Be still.

    Be still and know that I am God.

    In all my worries and fears, God spoke this truth over me.

    Be still and know that I am God.

    I am not the one that can change the world. God changes the world. God can change the world through me. I can only be a useful vessel if I am willing to let go of my worries, my fears and my plans, and sit still before the Lord.

    God wants me to understand that who He created me to be so that I can fulfill the purpose that He has for my life. I cannot understand who I am in Christ if I spend my energy worrying about what people think about me, or fearing that I am not enough.

    Fear and worry is a handicap that keeps me from embracing who I am and what I can do. Fear holds me back from taking those steps of faith that could lead to great adventures for the Creator of the universe.

    I realized recently that I have been feeding my worries and fears. I had been subconsciously encouraging the lies that I am not enough. This hurt me.

    I was believing the lies and letting Satan get a foothold into my dreams. He was halting my progress because I was more focused on myself and my insecurities that I could not focus on God. I was being selfish because my focus was on me. What would happen to me? Would people like me? Would I be good enough? Would I be likeable?

    My mother confronted me about my attitude. At first, I was frustrated. Didn’t she see that I was just worried? I was not being selfish, rather I just wanted people to like me. After a while, mainly after I moved to Washington, D.C for 2 months, I began to see the wisdom in what she was saying.

    If I wanted people to like me, I needed to put them first. I needed to find ways that I could bless the people that I am around. People like others who bless them. People who are positive and uplifting. People who think about the needs of others first. I was getting so wrapped up in myself, my worries and my fears. I began to notice during my first week in my internship that the more I focused on blessing others, the less I thought about my fears. The less I needed to be liked. I could be who God created me to be, without worrying what people would think.

    Be still and know that I am God.

    When I get wrapped up in myself, I forget to quiet my mind and look at God. God is the Creator of the universe, yet he values my time spent with Him. Just like any other relationship, if I am spending too much time focused on myself, I can’t give a lot of time to the other person. I have to step back and realize that being still and spending time with God was going to be very important in my battle against the worries and the fears. I need to fill my mind with the truths of who God is and who He created me to be if I wanted to be free. My prayer for the beginning of this journey is to keep this phrase in my head so that I can remember to be still and know that He is God.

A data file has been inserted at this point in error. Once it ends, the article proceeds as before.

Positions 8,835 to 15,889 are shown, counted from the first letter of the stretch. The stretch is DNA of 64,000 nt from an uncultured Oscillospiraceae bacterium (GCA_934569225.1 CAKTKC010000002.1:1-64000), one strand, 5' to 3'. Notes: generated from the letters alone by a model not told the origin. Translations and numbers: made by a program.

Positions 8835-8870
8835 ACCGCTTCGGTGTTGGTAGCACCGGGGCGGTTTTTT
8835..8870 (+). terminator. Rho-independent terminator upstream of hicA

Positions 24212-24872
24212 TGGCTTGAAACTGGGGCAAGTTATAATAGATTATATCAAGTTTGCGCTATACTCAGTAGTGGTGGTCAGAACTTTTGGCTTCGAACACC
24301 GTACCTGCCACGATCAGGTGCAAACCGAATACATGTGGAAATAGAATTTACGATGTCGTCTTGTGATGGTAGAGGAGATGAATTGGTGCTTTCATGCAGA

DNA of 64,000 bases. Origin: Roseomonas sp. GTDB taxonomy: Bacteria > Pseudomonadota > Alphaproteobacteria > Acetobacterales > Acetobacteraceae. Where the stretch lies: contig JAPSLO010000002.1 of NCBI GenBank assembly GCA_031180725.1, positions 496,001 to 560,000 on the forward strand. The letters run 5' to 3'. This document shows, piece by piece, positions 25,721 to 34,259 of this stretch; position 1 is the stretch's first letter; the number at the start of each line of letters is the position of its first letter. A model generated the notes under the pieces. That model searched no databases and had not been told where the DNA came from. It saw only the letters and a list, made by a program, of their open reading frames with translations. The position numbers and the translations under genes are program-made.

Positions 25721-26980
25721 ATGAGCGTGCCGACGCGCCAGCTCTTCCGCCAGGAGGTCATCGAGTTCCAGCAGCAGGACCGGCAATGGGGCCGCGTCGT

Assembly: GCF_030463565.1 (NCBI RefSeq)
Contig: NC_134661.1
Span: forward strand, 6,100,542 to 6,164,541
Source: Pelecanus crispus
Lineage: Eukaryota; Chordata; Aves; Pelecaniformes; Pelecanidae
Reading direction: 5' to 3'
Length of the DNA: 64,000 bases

Accepting the New Me

    Isn’t it crazy how after a mission trip or something like that, we are no longer the same person we were, but we embrace that change. After something traumatic, we change, but we push against it. We want the “old us” back.

    Why is that?

    I think it’s because in one situation we put ourselves in a situation where change is an option. We don’t consciously choose to change, but we know change is a possibility. We see things and are impacted by people where there’s no turning back. There’s no chance to unlearn the things we have been through.

    In the other, we have no control.

    Zero. Zilch.

    This change in our personality is forced upon us. In my case, I never saw it coming. I’m a different person, but I’m still Sara. If that sounds confusing, it’s because I haven’t really quite figured it out myself yet. My TBI changed me, not only because of the trauma of it, but because it changed the actual chemistry of my brain. I didn’t have a choice to not change. I’m still trying to tread the the line of trying hard to be the old me, or give up completely.

    I have a choice—I can choose to fight against the change or I can choose to accept the new me. I’m still struggling with actually accepting the new me. It’s not easy to encounter things I used to be able to do, but now can’t. I’m still trying to figure out how to balance trying to be as close to 100% as I can, but also embrace the new me. This new person who gets overwhelmed easily—that can’t handle loud noises or flashing lights.

    There may be things that I can’t do as well as I could, but there are also things that I can do better now. I’m still working on figuring those out. For now, I’m going to try not to fight against the changes. I’m going to embrace the new me.

    One thing I do know is that I’ve never been more sure of God’s love for me.

    There are days where His love is the only thing that gets me through the day.

    There are moments where I hold on to the phase by Lysa TerKeurst: God is good. God is good to me. God is good at being God.

    There are moments when I get frustrated with myself and my limitations, but God chooses those moments to show me that I’m more loved than I would ever know.